Challenges and Choices for Crime-Fighting Technology Federal Support of State and Local Law Enforcement

by William Schwabe, Lois M. Davis, Brian A. Jackson


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Under the American federal system, most law is cast as state statutes and local ordinances; accordingly, most law enforcement is the responsibility of state and local agencies. Federal law and federal law enforcement come into play only where there is rationale for it, consistent with the Constitution. Within this framework, a clear role has been identified for federal support of state and local agencies. This report provides findings of a study of technology in use or needed by law enforcement agencies at the state and local level, for the purpose of informing federal policymakers as they consider technology-related support for these agencies. In addition, it seeks to characterize the obstacles that exist to technology adoption by law enforcement agencies and to characterize the perceived effects of federal assistance programs intended to facilitate the process. The study findings are based on a nationwide Law Enforcement Technology Survey and a similar Forensics Technology Survey (FTS) conducted in late spring and early summer2000, interviews conducted throughout the year, focus groups conducted in autumn 2000, and review of an extensive, largely nonacademic literature. Companion reports: Schwabe, William, Needs and Prospects for Crime-Fighting Technology: The Federal Role in Assisting State and Local Law Enforcement, Santa Monica, Calif.: RAND, 1999. Davis, Lois M., William Schwabe, and Ronald Fricker, Challenges and Choices for Crime-Fighting Technology: Results from Two Nationwide Surveys, Santa Monica, Calif.: RAND, 2001.

Table of Contents

  • Preface PDF

  • Figures PDF

  • Tables PDF

  • Summary

    Executive Summary PDF

  • Acknowledgements

    Acknowledgments PDF

  • Abbreviations

    List of Abbreviations PDF

  • Chapter One

    Introduction PDF

  • Part I

    Law Enforcement's Use of Technology

  • Chapter Two

    Crime Prevention PDF

  • Chapter Three

    First Response PDF

  • Chapter Four

    Investigation and Apprehension PDF

  • Chapter Five

    Forensic Analysis PDF

  • Chapter Six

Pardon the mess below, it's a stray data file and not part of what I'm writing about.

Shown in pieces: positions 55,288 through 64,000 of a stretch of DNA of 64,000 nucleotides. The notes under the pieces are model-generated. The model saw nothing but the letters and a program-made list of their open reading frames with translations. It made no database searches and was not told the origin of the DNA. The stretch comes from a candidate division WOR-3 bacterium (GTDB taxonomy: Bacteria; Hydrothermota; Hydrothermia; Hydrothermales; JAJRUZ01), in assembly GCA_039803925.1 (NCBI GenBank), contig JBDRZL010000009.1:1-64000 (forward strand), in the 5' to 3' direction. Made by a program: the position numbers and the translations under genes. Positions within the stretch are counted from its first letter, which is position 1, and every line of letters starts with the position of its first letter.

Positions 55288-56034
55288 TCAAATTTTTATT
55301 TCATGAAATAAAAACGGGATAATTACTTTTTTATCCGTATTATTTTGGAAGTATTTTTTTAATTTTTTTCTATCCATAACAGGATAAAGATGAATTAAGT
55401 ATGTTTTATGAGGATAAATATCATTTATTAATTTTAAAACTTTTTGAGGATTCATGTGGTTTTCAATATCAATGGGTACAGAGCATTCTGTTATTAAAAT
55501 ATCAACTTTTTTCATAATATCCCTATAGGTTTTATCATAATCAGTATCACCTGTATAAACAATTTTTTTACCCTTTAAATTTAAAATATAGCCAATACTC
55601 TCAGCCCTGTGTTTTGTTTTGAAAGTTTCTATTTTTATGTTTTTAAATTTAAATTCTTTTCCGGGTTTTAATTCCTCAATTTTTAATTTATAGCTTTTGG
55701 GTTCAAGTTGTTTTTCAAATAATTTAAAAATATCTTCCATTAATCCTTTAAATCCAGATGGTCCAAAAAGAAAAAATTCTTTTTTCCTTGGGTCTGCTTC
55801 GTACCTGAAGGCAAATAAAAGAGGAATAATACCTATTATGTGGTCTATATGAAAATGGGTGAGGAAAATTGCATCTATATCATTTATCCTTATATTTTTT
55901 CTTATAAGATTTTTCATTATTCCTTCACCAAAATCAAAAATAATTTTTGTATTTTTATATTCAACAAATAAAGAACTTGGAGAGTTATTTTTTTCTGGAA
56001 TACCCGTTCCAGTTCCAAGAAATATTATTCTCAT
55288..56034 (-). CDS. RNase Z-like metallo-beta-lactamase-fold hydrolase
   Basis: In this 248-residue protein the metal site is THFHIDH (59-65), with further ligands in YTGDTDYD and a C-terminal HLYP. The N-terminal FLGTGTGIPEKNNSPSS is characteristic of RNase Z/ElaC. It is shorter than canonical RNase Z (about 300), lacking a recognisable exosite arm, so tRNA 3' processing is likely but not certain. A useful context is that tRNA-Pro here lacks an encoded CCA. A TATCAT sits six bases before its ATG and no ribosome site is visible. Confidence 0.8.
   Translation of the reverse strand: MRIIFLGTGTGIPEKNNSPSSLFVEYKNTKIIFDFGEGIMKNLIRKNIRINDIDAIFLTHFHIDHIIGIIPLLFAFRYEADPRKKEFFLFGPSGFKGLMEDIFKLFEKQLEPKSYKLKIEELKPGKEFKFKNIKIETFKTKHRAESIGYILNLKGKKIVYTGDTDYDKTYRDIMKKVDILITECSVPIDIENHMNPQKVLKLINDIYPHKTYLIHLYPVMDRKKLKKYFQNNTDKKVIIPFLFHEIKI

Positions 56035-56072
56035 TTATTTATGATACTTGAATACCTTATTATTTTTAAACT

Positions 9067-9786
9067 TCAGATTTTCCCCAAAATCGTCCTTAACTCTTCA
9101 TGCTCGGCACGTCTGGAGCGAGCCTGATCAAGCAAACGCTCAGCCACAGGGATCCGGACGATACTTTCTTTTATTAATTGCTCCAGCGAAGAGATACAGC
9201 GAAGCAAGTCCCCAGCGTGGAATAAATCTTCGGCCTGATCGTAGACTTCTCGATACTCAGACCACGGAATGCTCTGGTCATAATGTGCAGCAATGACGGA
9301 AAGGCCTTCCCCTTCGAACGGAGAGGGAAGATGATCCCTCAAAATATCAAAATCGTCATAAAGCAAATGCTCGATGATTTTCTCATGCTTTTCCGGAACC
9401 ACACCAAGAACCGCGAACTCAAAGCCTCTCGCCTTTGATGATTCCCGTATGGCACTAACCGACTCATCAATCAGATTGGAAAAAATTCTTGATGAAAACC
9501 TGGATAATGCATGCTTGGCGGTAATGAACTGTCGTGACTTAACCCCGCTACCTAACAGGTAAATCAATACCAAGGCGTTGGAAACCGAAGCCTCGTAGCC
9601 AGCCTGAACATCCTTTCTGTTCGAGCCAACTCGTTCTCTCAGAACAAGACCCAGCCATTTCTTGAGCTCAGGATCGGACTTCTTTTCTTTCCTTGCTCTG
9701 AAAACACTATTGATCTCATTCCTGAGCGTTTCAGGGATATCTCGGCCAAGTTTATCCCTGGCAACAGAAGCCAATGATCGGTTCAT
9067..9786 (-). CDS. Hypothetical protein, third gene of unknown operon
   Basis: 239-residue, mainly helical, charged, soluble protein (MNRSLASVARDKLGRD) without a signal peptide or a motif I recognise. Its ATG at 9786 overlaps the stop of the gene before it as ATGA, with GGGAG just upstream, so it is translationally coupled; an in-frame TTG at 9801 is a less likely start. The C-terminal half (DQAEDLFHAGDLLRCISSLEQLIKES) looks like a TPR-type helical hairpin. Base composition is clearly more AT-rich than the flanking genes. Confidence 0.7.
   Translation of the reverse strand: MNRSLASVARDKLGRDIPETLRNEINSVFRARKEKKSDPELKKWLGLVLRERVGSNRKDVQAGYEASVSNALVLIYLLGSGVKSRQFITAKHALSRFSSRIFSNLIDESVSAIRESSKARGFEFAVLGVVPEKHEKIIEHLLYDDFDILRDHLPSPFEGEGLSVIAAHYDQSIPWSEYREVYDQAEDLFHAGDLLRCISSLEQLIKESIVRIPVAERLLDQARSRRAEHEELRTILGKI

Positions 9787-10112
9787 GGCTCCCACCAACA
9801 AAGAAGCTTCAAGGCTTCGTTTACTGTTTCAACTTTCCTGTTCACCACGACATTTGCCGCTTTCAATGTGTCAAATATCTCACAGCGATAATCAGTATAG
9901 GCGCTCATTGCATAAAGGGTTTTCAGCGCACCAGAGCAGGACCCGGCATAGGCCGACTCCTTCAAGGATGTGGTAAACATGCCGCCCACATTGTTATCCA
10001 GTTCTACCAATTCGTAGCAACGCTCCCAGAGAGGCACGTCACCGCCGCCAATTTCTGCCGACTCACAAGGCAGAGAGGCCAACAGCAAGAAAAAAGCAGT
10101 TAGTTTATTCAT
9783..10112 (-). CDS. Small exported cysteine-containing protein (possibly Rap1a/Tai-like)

Administration and Management PDF

  • Part II

    Federal Challenges and Choices PDF

  • Chapter Seven

    Sources of Technology Information and Support PDF

  • Chapter Eight

    Research, Development, and Deployment PDF

  • Chapter Nine

    Technology Application PDF

  • Chapter Ten

    Challenges and Choices PDF

  • Appendix A

    RAND Survey Methodology PDF

  • Appendix B

    Examples of NLECTC Technology Assistance Activities PDF

  • References PDF

Book Review Excerpts

"A local agency may think they need certain types of technology, but after reading this they may realize some technology could be a hindrance to operations … Schwabe et al. (2001) created an informative study which could be useful for policy makers, law enforcement agencies, and researchers. This publication was a good example of how research can be transformed into informed policy recommendations."

- Criminal Justice Policy Review

The research described in this report was performed under the auspices of RAND's Science and Technology unit.

This report is part of the RAND Corporation monograph report series. The monograph/report was a product of the RAND Corporation from 1993 to 2003. RAND monograph/reports presented major research findings that addressed the challenges facing the public and private sectors. They included executive summaries, technical documentation, and synthesis pieces.

The RAND Corporation is a nonprofit institution that helps improve policy and decisionmaking through research and analysis. RAND's publications do not necessarily reflect the opinions of its research clients and sponsors.